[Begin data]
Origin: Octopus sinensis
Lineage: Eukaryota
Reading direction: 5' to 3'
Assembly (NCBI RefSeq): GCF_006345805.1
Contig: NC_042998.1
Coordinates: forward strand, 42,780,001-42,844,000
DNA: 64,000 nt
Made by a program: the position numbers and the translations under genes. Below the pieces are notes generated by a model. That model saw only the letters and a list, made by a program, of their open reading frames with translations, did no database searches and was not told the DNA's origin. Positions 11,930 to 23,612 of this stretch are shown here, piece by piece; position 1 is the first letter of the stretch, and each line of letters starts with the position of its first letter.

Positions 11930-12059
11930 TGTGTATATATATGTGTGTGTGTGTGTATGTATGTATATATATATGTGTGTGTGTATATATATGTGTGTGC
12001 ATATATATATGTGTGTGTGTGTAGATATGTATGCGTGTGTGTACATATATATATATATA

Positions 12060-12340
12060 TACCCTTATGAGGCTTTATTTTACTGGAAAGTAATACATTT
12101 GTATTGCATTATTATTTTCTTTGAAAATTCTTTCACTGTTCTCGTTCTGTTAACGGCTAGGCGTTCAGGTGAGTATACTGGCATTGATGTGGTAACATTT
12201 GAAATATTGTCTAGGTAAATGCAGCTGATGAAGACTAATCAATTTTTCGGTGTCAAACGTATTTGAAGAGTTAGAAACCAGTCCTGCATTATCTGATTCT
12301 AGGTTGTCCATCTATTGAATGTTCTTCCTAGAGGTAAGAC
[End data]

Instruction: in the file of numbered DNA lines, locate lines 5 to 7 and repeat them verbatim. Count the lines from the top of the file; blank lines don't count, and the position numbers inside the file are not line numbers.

Contig: NC_042998.1
Coordinates: forward strand, 42,780,001-42,844,000
DNA: 64,000 nt